Rationality of Belief in an External World

1973 WordsFeb 17, 20188 Pages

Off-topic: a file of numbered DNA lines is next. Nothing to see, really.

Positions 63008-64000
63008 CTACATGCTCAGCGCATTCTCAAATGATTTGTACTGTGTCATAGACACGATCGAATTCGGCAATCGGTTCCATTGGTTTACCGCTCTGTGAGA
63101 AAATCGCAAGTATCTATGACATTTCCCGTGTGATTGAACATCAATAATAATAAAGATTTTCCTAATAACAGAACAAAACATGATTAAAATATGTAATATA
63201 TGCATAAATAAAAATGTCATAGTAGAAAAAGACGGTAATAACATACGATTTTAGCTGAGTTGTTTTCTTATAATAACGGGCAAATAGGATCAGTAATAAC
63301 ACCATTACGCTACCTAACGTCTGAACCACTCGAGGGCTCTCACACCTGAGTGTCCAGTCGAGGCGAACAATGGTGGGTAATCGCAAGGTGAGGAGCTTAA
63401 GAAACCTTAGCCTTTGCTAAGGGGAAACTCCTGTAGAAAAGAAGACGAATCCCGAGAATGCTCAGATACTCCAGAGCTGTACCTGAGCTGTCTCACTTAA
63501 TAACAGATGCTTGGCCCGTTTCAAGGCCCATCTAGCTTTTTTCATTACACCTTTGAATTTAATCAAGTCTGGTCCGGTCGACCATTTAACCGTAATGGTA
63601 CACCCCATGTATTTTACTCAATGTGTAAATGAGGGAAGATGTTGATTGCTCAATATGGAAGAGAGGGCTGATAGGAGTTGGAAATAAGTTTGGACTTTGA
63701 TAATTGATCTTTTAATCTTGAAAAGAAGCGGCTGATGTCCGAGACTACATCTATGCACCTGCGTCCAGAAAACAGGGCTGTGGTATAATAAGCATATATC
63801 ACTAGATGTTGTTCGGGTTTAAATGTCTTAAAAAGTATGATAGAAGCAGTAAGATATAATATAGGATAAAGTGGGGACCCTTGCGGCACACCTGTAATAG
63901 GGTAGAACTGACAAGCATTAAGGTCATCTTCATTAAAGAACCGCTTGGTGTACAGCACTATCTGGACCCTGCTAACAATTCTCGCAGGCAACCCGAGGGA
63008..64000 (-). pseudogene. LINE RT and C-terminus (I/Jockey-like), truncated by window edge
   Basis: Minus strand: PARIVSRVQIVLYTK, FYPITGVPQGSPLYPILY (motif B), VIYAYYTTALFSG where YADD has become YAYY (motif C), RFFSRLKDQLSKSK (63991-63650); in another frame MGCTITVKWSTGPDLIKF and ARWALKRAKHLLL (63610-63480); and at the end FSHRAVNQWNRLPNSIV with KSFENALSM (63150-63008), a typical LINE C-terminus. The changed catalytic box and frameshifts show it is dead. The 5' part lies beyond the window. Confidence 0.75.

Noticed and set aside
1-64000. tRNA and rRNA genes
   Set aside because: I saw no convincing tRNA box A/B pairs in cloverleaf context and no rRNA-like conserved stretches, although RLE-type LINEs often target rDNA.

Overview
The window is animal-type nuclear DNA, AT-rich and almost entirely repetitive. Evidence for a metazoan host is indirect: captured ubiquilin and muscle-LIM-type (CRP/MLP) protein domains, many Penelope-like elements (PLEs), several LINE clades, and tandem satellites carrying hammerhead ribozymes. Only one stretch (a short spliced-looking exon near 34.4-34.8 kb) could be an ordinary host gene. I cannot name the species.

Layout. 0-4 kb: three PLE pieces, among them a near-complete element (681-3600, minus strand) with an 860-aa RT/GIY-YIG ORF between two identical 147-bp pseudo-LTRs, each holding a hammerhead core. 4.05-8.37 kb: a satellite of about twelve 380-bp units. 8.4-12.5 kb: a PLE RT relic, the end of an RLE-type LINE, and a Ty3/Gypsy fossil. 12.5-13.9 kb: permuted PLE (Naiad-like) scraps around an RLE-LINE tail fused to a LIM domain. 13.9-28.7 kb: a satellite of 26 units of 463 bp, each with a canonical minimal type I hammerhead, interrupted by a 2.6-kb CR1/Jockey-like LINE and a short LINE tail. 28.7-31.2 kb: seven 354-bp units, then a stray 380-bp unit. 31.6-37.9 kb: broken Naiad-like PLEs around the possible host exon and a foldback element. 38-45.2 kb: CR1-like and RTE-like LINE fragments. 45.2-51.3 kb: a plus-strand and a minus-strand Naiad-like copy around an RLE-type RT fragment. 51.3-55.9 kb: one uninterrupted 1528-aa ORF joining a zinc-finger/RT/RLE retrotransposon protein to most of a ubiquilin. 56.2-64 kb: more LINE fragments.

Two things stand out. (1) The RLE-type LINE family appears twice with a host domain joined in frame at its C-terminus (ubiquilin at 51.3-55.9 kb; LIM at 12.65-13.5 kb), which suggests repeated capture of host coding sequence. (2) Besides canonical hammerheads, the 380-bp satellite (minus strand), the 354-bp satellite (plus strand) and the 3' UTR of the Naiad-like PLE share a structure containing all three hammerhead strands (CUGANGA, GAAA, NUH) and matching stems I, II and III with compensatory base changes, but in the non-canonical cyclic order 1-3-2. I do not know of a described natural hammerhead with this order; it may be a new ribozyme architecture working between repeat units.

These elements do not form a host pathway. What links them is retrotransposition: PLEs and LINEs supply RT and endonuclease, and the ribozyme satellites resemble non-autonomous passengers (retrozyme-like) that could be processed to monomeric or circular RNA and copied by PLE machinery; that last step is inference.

The philosophers of Enlightenment had discussed many important issues in the late 17th and 18th century. One of the significant subjects that they debated about was different opinions on the rationality of belief in an external world. Whether we are surrounded by external objects or not and if this is the case how we know this are the kinds of question they tried to find answers. Descartes has serious doubts on the testimony of senses, and this refers doubts about an external world. While Hume thinks that our beliefs on an external world is not justified, Leibniz believes that the universe exists out of ourselves by monads programmed by God. Besides, Kant thinks that our mind is the thing that gives meaning to objects, whereas Locke is more realist and thinks that external objects are giving mental content to our minds. This paper will trace the discussion among the five philosophers on debatable issue of external world’s existence and its relation to mind. To begin with, Descartes holds Cartesian skepticism that doubts the trueness of every past and present opinions, including the ones we gain by sensation. He believes that our sense organs can deceive us not only about the external world, but the trueness of our beliefs as well. Descartes states in his Sixth Meditation that faculty of sensation is a sort of passive activity that receives sensorial ideas from something else than itself. He examines what kind of thing can contain such sensory ideas or holds
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